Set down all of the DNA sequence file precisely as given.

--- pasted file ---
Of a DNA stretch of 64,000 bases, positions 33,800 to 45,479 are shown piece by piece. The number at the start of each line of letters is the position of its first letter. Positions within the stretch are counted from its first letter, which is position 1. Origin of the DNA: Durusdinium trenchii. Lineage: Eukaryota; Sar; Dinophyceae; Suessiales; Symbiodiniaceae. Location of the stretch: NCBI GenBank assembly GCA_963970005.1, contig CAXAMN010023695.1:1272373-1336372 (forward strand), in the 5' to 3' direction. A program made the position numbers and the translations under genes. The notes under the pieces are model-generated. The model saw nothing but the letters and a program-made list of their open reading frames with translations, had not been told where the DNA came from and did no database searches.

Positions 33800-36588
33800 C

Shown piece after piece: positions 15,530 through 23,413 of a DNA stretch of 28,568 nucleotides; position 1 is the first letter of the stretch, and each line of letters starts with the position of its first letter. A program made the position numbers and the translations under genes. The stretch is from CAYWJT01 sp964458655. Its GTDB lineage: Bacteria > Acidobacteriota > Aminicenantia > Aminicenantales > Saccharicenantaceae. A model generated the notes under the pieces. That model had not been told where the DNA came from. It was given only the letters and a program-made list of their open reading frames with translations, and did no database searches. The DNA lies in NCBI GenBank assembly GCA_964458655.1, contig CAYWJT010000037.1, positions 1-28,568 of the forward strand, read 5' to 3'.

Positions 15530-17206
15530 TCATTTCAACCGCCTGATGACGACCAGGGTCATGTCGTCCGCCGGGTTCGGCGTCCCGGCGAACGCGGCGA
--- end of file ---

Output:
Of a DNA stretch of 64,000 bases, positions 33,800 to 45,479 are shown piece by piece. The number at the start of each line of letters is the position of its first letter. Positions within the stretch are counted from its first letter, which is position 1. Origin of the DNA: Durusdinium trenchii. Lineage: Eukaryota; Sar; Dinophyceae; Suessiales; Symbiodiniaceae. Location of the stretch: NCBI GenBank assembly GCA_963970005.1, contig CAXAMN010023695.1:1272373-1336372 (forward strand), in the 5' to 3' direction. A program made the position numbers and the translations under genes. The notes under the pieces are model-generated. The model saw nothing but the letters and a program-made list of their open reading frames with translations, had not been told where the DNA came from and did no database searches.

Positions 33800-36588
33800 C

Shown piece after piece: positions 15,530 through 23,413 of a DNA stretch of 28,568 nucleotides; position 1 is the first letter of the stretch, and each line of letters starts with the position of its first letter. A program made the position numbers and the translations under genes. The stretch is from CAYWJT01 sp964458655. Its GTDB lineage: Bacteria > Acidobacteriota > Aminicenantia > Aminicenantales > Saccharicenantaceae. A model generated the notes under the pieces. That model had not been told where the DNA came from. It was given only the letters and a program-made list of their open reading frames with translations, and did no database searches. The DNA lies in NCBI GenBank assembly GCA_964458655.1, contig CAYWJT010000037.1, positions 1-28,568 of the forward strand, read 5' to 3'.

Positions 15530-17206
15530 TCATTTCAACCGCCTGATGACGACCAGGGTCATGTCGTCCGCCGGGTTCGGCGTCCCGGCGAACGCGGCGA